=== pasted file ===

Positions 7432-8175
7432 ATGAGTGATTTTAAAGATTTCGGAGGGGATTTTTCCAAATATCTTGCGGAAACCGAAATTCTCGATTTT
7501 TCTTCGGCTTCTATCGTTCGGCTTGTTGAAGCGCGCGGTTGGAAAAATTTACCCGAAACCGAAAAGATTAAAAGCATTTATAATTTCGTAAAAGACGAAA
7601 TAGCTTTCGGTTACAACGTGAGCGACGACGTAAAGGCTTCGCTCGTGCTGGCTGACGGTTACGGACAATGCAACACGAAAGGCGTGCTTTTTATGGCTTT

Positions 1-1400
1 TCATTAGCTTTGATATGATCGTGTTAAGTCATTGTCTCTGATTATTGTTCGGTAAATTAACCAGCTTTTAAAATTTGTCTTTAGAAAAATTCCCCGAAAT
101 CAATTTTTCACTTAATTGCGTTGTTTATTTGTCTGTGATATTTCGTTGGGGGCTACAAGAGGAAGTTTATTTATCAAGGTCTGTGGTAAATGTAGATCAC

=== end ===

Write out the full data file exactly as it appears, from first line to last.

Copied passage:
Positions 7432-8175
7432 ATGAGTGATTTTAAAGATTTCGGAGGGGATTTTTCCAAATATCTTGCGGAAACCGAAATTCTCGATTTT
7501 TCTTCGGCTTCTATCGTTCGGCTTGTTGAAGCGCGCGGTTGGAAAAATTTACCCGAAACCGAAAAGATTAAAAGCATTTATAATTTCGTAAAAGACGAAA
7601 TAGCTTTCGGTTACAACGTGAGCGACGACGTAAAGGCTTCGCTCGTGCTGGCTGACGGTTACGGACAATGCAACACGAAAGGCGTGCTTTTTATGGCTTT

Positions 1-1400
1 TCATTAGCTTTGATATGATCGTGTTAAGTCATTGTCTCTGATTATTGTTCGGTAAATTAACCAGCTTTTAAAATTTGTCTTTAGAAAAATTCCCCGAAAT
101 CAATTTTTCACTTAATTGCGTTGTTTATTTGTCTGTGATATTTCGTTGGGGGCTACAAGAGGAAGTTTATTTATCAAGGTCTGTGGTAAATGTAGATCAC